This happened very quickly. In a matter of a few weeks, he went from healthy to needing a bone marrow transplant to survive. This disease destroys his red blood cells. It is literally killing him from the inside. The only treatment for it is constant whole blood transfusions until a bone marrow match donor can be found and eventually a bone marrow transplant can be performed.

Follow the link to see how you can help by donating blood!

https://forum.defcon.org/showthread.php?t=12279

NASA

Submission + - Worm Descendants from Columbia Disaster Relaunched (discovery.com)

astroengine writes: "In 2003, Space Shuttle Columbia burned up on reentry, killing all seven astronauts on board. However, from the wreckage, a sample of C. elegans worms survived. On Monday, descendants from the worms that survived the disaster were launched on board Endeavour for experiments on the space station. "C. elegans is a common, well-studied organism used in biomedical research as a model for human development, genetics, aging and disease," says NASA. "The organism shares many essential biological characteristics found in human biology.""
Books

Submission + - Amazon CEO: Sales tax is unconstitutional (weberbooks.com)

Steve1960 writes: "Amazon.com chief Jeff Bezos says the online retailer won’t collect tax from most of its 90 million customers until Congress clearly mandates it.

Although a growing number of states are demanding that Amazon collect and remit tax on sales within their borders, such demands are “interference in interstate commerce” and prohibited by the Constitution, Bezos said."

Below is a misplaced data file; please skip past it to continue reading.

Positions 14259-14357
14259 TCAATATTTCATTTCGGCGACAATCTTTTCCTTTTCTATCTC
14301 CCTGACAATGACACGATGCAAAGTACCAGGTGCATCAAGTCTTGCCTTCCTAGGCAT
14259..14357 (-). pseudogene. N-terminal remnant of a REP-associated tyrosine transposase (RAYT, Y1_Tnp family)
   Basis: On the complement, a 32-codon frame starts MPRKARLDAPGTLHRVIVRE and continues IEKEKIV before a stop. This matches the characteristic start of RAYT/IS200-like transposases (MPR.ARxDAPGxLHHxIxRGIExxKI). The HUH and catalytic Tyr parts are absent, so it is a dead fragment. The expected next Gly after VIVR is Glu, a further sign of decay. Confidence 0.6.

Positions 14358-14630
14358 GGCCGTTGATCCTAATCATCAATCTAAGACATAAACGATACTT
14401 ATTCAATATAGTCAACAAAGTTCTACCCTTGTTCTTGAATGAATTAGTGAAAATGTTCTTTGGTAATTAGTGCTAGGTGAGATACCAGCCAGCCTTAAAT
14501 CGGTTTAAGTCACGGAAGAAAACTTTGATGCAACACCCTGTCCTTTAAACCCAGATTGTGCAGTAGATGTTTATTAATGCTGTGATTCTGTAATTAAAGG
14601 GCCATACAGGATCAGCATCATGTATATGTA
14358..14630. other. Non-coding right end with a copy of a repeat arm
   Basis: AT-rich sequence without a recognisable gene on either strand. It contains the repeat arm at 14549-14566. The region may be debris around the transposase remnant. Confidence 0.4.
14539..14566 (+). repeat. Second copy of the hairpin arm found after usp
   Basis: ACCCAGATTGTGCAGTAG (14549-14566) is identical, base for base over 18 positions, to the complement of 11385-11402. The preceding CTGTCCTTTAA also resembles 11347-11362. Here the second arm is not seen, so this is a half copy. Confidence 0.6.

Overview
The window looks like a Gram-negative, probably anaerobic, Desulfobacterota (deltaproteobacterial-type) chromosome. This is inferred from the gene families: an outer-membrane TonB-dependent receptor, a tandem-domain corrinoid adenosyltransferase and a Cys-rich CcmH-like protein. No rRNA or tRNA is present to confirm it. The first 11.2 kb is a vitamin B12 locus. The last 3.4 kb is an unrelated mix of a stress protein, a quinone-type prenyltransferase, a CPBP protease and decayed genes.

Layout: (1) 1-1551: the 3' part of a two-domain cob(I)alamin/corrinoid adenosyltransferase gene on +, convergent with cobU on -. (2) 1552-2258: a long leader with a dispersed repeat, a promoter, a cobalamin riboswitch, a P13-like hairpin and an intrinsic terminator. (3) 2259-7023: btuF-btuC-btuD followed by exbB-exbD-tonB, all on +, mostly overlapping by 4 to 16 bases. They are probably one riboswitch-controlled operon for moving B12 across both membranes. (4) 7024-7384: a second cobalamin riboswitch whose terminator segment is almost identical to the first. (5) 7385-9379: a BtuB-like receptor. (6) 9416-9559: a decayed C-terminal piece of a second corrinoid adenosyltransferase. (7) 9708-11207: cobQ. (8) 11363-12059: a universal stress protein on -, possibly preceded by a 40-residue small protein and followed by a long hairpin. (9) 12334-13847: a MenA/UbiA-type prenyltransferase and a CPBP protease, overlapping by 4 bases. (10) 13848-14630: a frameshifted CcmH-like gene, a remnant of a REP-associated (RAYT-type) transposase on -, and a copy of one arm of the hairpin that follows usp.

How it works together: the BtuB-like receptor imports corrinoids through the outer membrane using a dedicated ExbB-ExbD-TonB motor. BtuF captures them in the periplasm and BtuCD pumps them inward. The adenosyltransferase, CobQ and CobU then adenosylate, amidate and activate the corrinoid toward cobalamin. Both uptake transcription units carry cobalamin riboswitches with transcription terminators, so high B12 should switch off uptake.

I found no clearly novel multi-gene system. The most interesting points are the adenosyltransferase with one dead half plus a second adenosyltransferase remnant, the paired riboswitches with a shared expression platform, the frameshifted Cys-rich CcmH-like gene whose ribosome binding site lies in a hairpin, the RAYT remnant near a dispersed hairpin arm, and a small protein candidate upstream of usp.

Android

Submission + - Developer required for pothole identification (i-programmer.info) 1

mikejuk writes: The city of Boston has already devised a novel Android app for pothole identification and has now posted a bounty of $25,000 for an algorithm to improve it. Using the accelerometer to detect bumps as people drive round the city is clever. When multiple phones report the same jolt, the app identifies a pothole that needs to be repaired and this is clever. But... they can't tell the difference between things like railway crossings and sewer gratings from potholes and so are offering $22,500 to any programmer who can work out an algorithm that can tell the difference.
Don't they have city maps in Boston?

Power

Submission + - Capturing Solar Power with Antennae 2

necro81 writes: Researchers at the University of Missouri and the Idaho National Laboratory have demonstrated a new method of capturing solar power. Rather than using semiconductors to capture photons of sunlight, they fabricated small coiled antennae (several um square) that resonate with the wave nature of light. The antennae are tuned towards midrange infrared light (5-10 um), which is abundant on our cozy-warm Earth — even at night. They also demonstrated a way to imprint these coils on a substrate, like how CDs or vinyl records are produced, but could be scaled to roll-to-roll mass production. The usual caveat applies: it may be 5-10 years until this could hit the market.